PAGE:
Interest within the smart factory domain is for cost-efficient solutions that come equipped with AI-led intelligent building automation systems. Systems generally range from process and automation engineering to software design and technical documentation.

The latest smart building contracts increasingly feature universal, open control and automation technology that can be used in a variety of applications, ranging from computer numerical controlled (CNC) machine tools to intelligent building automation systems.

“Demand spans single-point solutions to complete solution-independent integration of an existing or planned factory,” said Näkki.

Smart office environments

In the Nordics, the move to developing smart office building environments took a significant leap forward in 2020 when the state agency Statistics Sweden partnered with Castellum to employ AI-sensor systems to utilise its meeting spaces and conference rooms more efficiently and effectively for the 750 employees at the organisation’s headquarters in Örebro.

The project involved the installation of sensors in Statistics Sweden’s conference rooms in order to measure occupancy and staff movements ahead of the primary objective to create “smart spaces”. The value-added data capture from this exercise was analysed and  served as the foundation to design and create optimally located meeting rooms and other office spaces throughout the complex.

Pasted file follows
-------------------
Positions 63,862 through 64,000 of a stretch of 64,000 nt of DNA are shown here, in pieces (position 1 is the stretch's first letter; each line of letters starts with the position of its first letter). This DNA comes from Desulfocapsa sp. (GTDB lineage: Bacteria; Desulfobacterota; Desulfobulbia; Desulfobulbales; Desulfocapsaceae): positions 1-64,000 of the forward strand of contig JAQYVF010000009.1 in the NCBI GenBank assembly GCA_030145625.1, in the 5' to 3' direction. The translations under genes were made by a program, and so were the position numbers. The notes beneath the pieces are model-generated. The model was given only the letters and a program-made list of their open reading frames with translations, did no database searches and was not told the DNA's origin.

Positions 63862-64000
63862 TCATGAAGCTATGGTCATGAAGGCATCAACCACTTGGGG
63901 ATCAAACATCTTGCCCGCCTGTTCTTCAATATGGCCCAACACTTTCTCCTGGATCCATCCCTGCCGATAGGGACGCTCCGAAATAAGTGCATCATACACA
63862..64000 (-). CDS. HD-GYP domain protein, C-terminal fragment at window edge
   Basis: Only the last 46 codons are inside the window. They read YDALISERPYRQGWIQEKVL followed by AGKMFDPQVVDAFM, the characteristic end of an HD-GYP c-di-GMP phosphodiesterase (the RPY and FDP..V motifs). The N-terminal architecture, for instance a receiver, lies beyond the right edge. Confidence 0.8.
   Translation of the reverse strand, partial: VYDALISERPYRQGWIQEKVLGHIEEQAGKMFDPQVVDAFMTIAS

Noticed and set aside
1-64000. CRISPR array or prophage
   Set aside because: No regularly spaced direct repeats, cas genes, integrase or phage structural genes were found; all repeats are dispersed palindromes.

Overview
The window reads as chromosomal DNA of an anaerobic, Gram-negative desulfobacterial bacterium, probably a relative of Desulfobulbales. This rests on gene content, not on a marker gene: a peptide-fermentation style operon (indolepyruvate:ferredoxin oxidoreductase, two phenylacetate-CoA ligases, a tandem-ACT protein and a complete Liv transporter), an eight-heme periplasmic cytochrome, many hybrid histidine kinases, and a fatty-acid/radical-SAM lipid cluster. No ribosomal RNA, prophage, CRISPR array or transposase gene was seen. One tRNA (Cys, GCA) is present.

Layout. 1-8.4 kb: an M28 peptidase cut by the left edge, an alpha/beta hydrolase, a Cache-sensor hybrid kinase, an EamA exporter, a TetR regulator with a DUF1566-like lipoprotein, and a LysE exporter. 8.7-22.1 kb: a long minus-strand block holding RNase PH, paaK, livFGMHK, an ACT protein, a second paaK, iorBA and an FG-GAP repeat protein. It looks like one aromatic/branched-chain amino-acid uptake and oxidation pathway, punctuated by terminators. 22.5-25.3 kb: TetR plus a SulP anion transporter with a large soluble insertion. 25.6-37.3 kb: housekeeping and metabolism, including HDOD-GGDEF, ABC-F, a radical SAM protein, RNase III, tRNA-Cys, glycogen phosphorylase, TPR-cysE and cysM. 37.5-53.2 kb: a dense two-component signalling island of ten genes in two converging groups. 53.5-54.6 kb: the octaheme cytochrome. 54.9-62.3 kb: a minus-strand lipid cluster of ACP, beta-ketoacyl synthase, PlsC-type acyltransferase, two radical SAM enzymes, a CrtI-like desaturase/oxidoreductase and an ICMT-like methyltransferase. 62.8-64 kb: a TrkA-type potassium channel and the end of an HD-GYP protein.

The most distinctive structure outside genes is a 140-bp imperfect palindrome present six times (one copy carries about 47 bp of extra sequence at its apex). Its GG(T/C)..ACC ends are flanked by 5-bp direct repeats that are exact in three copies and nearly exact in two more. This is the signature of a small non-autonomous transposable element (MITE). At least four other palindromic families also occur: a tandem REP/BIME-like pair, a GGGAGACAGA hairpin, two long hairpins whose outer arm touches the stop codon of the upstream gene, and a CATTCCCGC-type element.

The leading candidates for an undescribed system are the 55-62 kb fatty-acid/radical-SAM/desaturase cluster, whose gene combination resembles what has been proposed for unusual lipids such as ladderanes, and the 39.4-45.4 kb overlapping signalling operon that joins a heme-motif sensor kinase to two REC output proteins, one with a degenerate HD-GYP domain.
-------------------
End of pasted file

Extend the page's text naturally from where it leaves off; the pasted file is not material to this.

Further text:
In Sweden, the deployment of AI is also being more widely used to develop “smart retail” in-store design and customer-focused interactive concepts. The evolution of AI-aided in-store innovations is taking place against the backdrop of retailers rethinking their operating and sales strategies as more consumers opt to shop online.

Fashion retailer Tommy Hilfiger converted its centre-city flagship store at Hammarby Sjöstad in Stockholm into a digital showroom, where stockists can view sample collections in 360 degrees on touchscreens. The store is using a combination of  augmented reality tools and AI to enhance its overall retail environment experience for stockists and other partners.  

The intelligent use of advanced technologies, to both transform in-store design and maximise the value of available store space, is becoming a fundament part of modern retailing, said Jan Antonsson, Nordic sales director at Tommy Hilfiger.

“The digital and AI technology that is now available makes things easier for us, both with business-to-business sales and sales direct to the consumer,” said Antonsson. “Making the best use of these technologies helps us reduce the time it takes from product idea to the consumer holding the garment in their hand and making a purchase decision.”